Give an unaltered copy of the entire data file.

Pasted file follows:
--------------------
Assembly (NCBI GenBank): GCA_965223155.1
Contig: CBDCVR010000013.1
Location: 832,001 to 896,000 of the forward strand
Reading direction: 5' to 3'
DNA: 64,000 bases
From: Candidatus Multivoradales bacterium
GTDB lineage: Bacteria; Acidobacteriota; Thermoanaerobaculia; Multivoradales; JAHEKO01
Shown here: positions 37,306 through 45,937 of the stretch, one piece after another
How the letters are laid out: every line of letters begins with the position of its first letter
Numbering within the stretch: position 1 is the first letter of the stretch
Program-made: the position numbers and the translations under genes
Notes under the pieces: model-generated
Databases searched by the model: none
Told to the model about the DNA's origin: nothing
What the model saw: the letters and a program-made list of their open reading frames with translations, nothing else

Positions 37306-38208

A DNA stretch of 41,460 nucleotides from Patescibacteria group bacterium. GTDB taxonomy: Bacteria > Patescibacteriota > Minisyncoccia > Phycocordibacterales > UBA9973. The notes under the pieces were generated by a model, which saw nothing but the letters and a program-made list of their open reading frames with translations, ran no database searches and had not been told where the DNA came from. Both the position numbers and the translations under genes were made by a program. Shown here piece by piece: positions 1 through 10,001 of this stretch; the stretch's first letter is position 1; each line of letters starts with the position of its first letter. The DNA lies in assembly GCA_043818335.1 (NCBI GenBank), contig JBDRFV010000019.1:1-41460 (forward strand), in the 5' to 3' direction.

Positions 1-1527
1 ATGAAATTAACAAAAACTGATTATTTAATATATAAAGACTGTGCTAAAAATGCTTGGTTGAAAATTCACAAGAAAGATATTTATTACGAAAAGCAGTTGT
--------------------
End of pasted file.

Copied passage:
Assembly (NCBI GenBank): GCA_965223155.1
Contig: CBDCVR010000013.1
Location: 832,001 to 896,000 of the forward strand
Reading direction: 5' to 3'
DNA: 64,000 bases
From: Candidatus Multivoradales bacterium
GTDB lineage: Bacteria; Acidobacteriota; Thermoanaerobaculia; Multivoradales; JAHEKO01
Shown here: positions 37,306 through 45,937 of the stretch, one piece after another
How the letters are laid out: every line of letters begins with the position of its first letter
Numbering within the stretch: position 1 is the first letter of the stretch
Program-made: the position numbers and the translations under genes
Notes under the pieces: model-generated
Databases searched by the model: none
Told to the model about the DNA's origin: nothing
What the model saw: the letters and a program-made list of their open reading frames with translations, nothing else

Positions 37306-38208

A DNA stretch of 41,460 nucleotides from Patescibacteria group bacterium. GTDB taxonomy: Bacteria > Patescibacteriota > Minisyncoccia > Phycocordibacterales > UBA9973. The notes under the pieces were generated by a model, which saw nothing but the letters and a program-made list of their open reading frames with translations, ran no database searches and had not been told where the DNA came from. Both the position numbers and the translations under genes were made by a program. Shown here piece by piece: positions 1 through 10,001 of this stretch; the stretch's first letter is position 1; each line of letters starts with the position of its first letter. The DNA lies in assembly GCA_043818335.1 (NCBI GenBank), contig JBDRFV010000019.1:1-41460 (forward strand), in the 5' to 3' direction.

Positions 1-1527
1 ATGAAATTAACAAAAACTGATTATTTAATATATAAAGACTGTGCTAAAAATGCTTGGTTGAAAATTCACAAGAAAGATATTTATTACGAAAAGCAGTTGT